For businesses, three years is a long time.
If you think back over the last 36 months for your business, how much has changed? Even excluding the global pandemic and the turbulence it brought with it, we’re willing to bet that your business has faced unforeseen challenges and grasped unexpected opportunities in that time, that have placed new demands on your data and the way you manage it. The plans you had for your data back in 2019 (and your definitions of ‘good data’) probably look very different to the reality of your data strategy today. And three years from now, they will have changed again.
Yet so many data quality projects are still delivered via traditional waterfall methods that take two to three years to deliver your data vision. That’s two to three years without any tangible return – and no opportunity to change or adapt the project during the process. While your business plans – and data quality needs – are evolving and developing in line with industry challenges, customer demands and new opportunities, your data quality project isn’t.
The result? A data quality system that’s out of date before you’ve even started using it – and data that is out of touch with the realities of your business.
However, having a vision for your data and what you want to achieve with it at the start of a data project is crucial to delivering results. Without a goal, any data initiative is doomed to fail: you can’t measure results if you don’t really know what you’re trying to achieve.
So what’s the alternative? How can you work towards a data vision while maintaining your flexibility with data?
By bringing agile methods into your data project delivery, businesses can be guided by a more holistic data vision. While agile projects still bring direction to your data quality strategy, they allow you to adapt data processes and technologies to respond to fluctuating demands, opportunities and problems as they arise.
The waterfall framework: working towards a data vision
Traditional waterfall – or sequential – data quality delivery takes your data vision and delivers it in one package, usually around two to three years from project launch. Your data goal is achieved by building the solution one step after another: through planning, design, build and testing. Once one phase is complete, the next begins.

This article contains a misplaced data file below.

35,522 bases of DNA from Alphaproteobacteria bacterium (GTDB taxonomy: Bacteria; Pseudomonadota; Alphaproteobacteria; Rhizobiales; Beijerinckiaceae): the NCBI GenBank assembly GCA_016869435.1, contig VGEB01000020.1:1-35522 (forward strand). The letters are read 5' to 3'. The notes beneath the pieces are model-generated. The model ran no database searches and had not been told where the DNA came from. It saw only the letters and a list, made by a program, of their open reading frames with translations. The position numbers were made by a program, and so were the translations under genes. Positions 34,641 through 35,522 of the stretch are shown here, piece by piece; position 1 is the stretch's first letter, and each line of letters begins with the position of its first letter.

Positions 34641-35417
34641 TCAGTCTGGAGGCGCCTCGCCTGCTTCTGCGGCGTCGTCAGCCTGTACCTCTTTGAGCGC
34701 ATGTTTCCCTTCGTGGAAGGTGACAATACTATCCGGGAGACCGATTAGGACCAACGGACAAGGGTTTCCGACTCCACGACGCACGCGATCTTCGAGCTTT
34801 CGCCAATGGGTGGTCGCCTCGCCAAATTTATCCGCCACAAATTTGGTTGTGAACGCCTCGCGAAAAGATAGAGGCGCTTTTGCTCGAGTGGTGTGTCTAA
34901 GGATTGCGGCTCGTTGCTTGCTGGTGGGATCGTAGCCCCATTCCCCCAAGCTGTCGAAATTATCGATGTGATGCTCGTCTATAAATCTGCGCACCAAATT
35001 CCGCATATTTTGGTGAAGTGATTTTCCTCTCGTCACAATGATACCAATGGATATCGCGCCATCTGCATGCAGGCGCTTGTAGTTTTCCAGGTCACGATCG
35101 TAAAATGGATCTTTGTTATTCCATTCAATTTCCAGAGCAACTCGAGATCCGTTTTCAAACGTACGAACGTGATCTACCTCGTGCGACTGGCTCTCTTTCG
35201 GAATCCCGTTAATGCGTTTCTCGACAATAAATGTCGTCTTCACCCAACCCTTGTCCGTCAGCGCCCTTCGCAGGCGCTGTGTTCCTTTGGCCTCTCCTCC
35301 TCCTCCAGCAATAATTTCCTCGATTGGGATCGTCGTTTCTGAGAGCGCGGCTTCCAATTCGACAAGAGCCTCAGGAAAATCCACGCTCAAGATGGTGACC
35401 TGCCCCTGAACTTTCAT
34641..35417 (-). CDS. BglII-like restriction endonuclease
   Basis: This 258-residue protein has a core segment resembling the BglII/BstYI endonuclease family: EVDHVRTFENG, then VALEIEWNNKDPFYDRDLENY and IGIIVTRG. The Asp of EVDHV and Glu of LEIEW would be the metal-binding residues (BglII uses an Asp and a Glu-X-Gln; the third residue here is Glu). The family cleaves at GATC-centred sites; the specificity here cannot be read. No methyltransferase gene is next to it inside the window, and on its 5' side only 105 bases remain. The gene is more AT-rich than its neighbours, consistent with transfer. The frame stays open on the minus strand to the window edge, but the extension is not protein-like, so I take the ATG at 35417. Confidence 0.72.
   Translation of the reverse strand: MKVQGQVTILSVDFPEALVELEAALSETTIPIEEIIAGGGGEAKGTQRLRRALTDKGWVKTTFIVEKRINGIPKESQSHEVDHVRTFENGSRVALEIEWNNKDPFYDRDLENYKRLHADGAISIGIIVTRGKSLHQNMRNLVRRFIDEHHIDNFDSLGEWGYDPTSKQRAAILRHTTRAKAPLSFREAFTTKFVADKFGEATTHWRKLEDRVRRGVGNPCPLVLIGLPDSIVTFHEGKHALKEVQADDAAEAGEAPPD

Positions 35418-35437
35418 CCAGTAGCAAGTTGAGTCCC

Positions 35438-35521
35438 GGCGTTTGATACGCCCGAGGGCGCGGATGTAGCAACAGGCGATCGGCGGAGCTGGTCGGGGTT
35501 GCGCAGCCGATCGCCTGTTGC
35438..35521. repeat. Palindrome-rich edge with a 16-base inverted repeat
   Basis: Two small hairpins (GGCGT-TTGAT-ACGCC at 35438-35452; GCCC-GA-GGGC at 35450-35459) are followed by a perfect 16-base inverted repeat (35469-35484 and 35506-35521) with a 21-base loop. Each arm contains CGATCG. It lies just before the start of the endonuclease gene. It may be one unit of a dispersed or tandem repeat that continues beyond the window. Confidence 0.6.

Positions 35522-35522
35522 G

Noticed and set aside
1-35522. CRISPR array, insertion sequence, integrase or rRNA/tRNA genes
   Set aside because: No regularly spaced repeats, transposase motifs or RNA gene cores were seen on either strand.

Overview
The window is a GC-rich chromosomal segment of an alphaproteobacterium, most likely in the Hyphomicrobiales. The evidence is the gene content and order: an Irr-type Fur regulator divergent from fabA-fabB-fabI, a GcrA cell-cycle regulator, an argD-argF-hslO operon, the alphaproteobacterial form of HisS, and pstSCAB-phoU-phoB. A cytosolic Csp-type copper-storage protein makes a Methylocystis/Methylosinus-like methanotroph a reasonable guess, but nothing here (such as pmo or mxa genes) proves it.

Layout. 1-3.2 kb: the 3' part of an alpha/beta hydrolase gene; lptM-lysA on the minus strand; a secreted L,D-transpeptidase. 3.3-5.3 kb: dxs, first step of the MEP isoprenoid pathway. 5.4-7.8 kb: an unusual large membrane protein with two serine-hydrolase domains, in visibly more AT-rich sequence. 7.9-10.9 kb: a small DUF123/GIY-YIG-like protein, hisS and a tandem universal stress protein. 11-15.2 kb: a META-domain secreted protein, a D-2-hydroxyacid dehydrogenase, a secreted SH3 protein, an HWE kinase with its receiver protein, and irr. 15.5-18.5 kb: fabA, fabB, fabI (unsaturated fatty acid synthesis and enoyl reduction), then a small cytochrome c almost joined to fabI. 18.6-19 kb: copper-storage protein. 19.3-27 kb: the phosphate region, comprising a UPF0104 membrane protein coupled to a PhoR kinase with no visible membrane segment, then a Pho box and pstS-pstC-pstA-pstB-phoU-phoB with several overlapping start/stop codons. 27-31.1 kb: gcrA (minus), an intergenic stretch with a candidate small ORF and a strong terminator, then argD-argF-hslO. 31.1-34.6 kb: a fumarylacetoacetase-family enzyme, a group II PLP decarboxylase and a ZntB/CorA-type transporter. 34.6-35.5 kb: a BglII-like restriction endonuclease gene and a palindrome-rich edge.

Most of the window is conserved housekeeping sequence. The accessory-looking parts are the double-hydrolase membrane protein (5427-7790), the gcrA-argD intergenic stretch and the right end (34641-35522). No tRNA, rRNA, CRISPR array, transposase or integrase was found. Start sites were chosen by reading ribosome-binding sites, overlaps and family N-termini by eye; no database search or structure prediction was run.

The problem, as mentioned above, is that during that time you can’t deviate from that goal. Once the project is underway, there’s little you can do to change it without huge disruption and significant costs. The data quality classifications you establish at the start of the project will be exactly the same at the end of the three years as they were at the start – despite how your use or expectations of that data might have changed in the meantime.
In short, your data quality stagnates, while your competitors’ keeps moving.
Agile delivery: making your data vision a reality
Agile delivery methods still maintain a long-term vision, but break delivery into smaller, faster sprints that take around two weeks. Each sprint includes its own build, test and delivery, providing data quality improvements at every leg of the journey. Agile delivery methods are also client-focussed, keeping your team involved and maintaining visibility of the project, avoiding any nasty surprises – for instance, data quality that’s not really fit for the purpose you intended – upon completion.
With agile delivery, you don’t lose that ‘vision’ for your data, but you do gain a flexibility that keeps your end data quality goal in line with your commercial business objectives as they change. It’s a delivery method that works with the fast-changing nature of data, instead of against it.
Should you stick with waterfall, or twist to Agile?
In our latest guide, we take an in-depth look at agile vs traditional waterfall delivery, and the key differences that agility can bring to your data vision: from faster results to easier adaptation along the way. To find out more download Stick or Twist: An agile guide to choosing fast, more flexible data solutions or contact the Agile team for advice on your next project.